The number of births in Japan in the first six months of the year rose for the first time in six years, raising hopes for a turnaround in the nation's plunging annual birthrate, government officials said on Tuesday.
A total 549,255 births were registered from the beginning of January to the end of June, up 11,618 from the same period in 2005, according to Health Ministry statistics released on Monday. The increase, the first in six years for the January-June period, is good news and could bring an improvement in Japan's annual birth rate, officials said.
"If the trend continues for the rest of the year, the birth rate this year may turn upward," ministry official Sayuri Narahara said. Japan's birth rate in 2005 stood at a record low of 1.25 babies per woman in her lifetime, far below the 2.1 rate needed to keep the population steady. The nation's population last year dropped for the first time on record, shocking officials and spurring a spate of measures to encourage women to have more babies.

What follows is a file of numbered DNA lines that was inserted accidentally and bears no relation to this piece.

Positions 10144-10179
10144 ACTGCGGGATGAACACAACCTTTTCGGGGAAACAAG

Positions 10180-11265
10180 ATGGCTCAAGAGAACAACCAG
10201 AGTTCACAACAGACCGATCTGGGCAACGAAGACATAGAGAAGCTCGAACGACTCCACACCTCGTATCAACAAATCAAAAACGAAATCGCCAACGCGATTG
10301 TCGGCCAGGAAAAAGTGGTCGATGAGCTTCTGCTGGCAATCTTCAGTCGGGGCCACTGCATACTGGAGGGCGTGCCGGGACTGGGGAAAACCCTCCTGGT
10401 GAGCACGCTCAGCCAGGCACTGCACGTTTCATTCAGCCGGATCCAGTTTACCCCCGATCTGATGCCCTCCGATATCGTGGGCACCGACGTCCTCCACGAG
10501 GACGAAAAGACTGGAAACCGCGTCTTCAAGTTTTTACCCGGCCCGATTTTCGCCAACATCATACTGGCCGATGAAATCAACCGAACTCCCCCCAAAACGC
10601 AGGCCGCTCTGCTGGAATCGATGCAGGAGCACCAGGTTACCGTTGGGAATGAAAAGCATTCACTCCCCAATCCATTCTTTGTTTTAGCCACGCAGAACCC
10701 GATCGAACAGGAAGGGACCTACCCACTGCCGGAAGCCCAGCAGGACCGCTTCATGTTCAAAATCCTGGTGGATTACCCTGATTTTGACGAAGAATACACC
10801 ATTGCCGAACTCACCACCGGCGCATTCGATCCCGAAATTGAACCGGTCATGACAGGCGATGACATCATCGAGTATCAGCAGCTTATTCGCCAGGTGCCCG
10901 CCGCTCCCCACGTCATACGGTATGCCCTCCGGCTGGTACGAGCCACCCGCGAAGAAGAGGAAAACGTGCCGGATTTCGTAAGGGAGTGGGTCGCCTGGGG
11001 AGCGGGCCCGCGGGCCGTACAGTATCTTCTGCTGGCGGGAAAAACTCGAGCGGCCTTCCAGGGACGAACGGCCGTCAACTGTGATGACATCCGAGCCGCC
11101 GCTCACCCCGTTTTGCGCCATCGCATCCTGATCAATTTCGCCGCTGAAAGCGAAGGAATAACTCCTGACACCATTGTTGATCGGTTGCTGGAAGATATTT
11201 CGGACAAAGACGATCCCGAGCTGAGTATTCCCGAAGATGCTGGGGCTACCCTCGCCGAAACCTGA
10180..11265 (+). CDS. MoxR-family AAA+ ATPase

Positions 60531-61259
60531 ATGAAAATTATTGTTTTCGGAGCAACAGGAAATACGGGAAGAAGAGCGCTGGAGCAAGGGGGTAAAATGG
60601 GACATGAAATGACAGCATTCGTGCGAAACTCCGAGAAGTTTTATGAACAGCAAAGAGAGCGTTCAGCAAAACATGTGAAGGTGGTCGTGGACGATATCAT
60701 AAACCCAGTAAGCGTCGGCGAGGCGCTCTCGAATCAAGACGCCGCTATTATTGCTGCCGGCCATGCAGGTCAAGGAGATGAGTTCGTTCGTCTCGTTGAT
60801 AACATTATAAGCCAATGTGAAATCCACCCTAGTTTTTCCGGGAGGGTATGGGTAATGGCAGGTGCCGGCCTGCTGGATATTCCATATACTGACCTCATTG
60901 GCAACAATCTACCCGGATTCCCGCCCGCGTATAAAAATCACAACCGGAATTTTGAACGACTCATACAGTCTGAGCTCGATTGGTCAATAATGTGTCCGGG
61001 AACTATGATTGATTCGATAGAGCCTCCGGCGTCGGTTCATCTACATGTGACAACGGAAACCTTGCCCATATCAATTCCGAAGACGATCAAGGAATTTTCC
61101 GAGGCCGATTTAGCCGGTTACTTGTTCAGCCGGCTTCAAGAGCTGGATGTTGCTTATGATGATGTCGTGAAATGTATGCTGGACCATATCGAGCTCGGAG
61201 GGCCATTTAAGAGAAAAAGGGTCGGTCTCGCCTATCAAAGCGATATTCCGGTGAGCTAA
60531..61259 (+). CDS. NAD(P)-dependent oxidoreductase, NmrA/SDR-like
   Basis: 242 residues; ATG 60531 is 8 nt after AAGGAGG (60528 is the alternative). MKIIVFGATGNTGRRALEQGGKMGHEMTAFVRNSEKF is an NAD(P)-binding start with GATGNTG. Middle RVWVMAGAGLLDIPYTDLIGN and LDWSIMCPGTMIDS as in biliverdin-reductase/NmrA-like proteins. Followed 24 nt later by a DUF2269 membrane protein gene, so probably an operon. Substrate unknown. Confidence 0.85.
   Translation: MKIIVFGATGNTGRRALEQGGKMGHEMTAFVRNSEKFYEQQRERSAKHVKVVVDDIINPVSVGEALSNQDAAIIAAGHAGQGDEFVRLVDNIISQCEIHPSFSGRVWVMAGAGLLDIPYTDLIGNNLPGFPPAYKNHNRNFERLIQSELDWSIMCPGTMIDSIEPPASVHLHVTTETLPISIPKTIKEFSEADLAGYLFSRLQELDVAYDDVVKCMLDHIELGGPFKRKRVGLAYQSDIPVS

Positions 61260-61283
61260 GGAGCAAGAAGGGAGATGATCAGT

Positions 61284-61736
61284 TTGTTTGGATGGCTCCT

A plunging birth rate and an expanding elderly population pose serious concerns for Japan as it struggles to tackle a labour shortage and eroding tax base.
Narahara said the increase in the number of births might have reflected economic growth and improvement in employment. "But we still have to continue monitoring the movement," she added.
The latest population report also showed that a total of 367,965 couples registered their marriages during the first half of 2006, up 10,936 from a year earlier. The number of deaths in the six-month period stood at 564,082, according to the ministry report.